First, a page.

I get it: Trying new stuff is scary. There’s no blueprint. There’s no proven ROI. You’re still making money doing things the old way. Given all that, why bother changing?
Here’s why: Your competition is changing. Your clients are changing. Hell, your very organization is changing, even if you can’t see it right now. Its demographics, its technology, its culture are being altered by the hard trends that are disrupting the ways we work. Sure, you’ll keep making money … until, as Rita McGrath says, you don’t anymore. When that day arrives, will you be prepared to shift to new ways of working and adding value? Or will your head still be buried in the sand, hoping all this new stuff will go away?
Here’s an example: Value-pricing. Are you still charging by the hour? If so … why? Your clients aren’t buying your time. They’re buying your knowledge, your wisdom, your solutions. The value of those things can’t be measured by the clock. Price accordingly.
Sounds logical enough. And yet frighteningly few people in our profession are doing so. Why?
Because new stuff is scary.
“Good ideas can take a long time to diffuse into the population,” value-pricing evangelist and best-selling author Ron Baker said at the 2017 VeraSage Symposium in Dallas, “and bad ideas can hang around for long time.”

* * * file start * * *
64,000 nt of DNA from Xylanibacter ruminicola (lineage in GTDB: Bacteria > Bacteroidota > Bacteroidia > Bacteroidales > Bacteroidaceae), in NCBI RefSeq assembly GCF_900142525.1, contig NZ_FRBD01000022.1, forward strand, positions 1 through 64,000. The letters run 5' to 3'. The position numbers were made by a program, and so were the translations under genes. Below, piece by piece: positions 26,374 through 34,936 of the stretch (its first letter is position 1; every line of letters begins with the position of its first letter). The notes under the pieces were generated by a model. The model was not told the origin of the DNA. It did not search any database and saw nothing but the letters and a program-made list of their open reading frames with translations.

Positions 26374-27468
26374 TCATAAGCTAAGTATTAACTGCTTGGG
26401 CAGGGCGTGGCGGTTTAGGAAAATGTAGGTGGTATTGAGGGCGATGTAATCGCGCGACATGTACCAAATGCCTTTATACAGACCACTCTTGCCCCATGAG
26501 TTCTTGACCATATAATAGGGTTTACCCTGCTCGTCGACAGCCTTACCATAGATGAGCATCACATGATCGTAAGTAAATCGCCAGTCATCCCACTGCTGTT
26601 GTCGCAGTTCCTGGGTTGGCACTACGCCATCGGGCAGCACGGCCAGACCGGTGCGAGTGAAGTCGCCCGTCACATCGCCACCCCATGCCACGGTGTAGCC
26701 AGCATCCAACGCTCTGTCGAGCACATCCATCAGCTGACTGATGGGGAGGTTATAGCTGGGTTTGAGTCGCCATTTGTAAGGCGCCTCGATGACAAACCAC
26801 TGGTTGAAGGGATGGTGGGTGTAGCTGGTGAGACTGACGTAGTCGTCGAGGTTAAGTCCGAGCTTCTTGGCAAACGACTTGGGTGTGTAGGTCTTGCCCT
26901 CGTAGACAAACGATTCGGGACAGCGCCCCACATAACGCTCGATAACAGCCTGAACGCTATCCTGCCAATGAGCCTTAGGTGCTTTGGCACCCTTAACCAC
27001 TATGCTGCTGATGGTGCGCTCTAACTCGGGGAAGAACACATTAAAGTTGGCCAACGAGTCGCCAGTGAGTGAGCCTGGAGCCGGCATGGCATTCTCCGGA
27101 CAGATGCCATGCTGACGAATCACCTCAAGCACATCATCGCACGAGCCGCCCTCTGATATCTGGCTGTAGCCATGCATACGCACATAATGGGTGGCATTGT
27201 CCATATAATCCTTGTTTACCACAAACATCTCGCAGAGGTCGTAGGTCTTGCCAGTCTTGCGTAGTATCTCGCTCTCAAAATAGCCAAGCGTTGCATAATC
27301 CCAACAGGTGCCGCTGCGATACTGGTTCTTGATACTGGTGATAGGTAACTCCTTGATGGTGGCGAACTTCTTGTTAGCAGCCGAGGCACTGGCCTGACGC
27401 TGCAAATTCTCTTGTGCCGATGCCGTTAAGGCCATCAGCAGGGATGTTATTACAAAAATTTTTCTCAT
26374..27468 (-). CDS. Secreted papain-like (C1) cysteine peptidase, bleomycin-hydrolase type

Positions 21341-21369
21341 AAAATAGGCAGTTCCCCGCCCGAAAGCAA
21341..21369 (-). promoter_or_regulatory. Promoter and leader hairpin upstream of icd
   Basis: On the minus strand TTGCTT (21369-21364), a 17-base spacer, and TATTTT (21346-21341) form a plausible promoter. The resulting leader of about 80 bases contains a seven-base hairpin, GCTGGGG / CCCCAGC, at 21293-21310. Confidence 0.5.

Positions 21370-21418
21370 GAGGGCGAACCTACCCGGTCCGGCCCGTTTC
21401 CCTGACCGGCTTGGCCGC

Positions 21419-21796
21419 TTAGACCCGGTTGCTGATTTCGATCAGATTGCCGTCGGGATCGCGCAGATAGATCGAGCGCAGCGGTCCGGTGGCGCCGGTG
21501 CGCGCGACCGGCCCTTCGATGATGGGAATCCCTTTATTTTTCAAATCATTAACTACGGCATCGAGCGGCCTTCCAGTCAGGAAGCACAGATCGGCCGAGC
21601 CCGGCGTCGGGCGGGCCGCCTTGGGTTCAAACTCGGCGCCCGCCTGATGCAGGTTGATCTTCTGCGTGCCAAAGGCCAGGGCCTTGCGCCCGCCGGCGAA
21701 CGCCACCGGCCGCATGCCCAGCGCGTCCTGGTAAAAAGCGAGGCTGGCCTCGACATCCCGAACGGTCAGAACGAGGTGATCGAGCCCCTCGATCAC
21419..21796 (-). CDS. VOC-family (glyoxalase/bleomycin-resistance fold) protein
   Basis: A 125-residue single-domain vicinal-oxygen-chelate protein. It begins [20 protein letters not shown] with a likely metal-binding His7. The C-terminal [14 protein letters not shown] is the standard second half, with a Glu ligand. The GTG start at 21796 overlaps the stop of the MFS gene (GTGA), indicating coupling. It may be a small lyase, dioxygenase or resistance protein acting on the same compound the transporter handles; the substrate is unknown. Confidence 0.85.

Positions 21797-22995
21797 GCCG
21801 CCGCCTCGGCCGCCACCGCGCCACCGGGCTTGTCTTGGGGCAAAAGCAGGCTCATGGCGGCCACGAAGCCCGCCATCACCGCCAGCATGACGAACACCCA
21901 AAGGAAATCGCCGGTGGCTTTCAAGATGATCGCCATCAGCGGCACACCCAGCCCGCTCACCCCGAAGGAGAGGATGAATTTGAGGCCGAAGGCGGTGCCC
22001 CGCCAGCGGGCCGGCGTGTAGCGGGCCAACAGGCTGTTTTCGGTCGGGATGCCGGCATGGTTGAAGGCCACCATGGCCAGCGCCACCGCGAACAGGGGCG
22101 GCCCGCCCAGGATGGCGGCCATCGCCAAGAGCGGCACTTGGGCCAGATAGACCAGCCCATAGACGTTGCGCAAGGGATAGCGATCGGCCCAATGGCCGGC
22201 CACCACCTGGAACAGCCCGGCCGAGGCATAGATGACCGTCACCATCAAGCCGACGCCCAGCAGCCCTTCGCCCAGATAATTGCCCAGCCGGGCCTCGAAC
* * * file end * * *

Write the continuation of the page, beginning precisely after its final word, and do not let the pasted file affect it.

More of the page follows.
Automation is poised to eliminate a lot of the grunt work that CPAs have done for generations. Our relevancy depends on our ability to move up the value chain — on our ability to focus less on data and more on providing wisdom and insight.
“We must move from knowledge workers to relationship workers,” Baker said.
The catch here is this: Relationships, Baker says, aren’t built staring at clocks. They’re built when we solve problems, develop solutions, and add value.
That’s just one example. Are you embracing things like the cloud, artificial intelligence, a mobile-first mindset, flexible work environments, and social media? If you’re not, you need to. The train is leaving the station on this stuff. New advances will be taking their place shortly.
In other words, this is an exercise not in current relevance, but in future-readiness. If you’re not embracing today’s changes, you’ll be woefully unprepared to embrace tomorrow’s.
“The way to avoid it,” said Ulysses S. Grant, “is to push forward.”
Time to take that first step.
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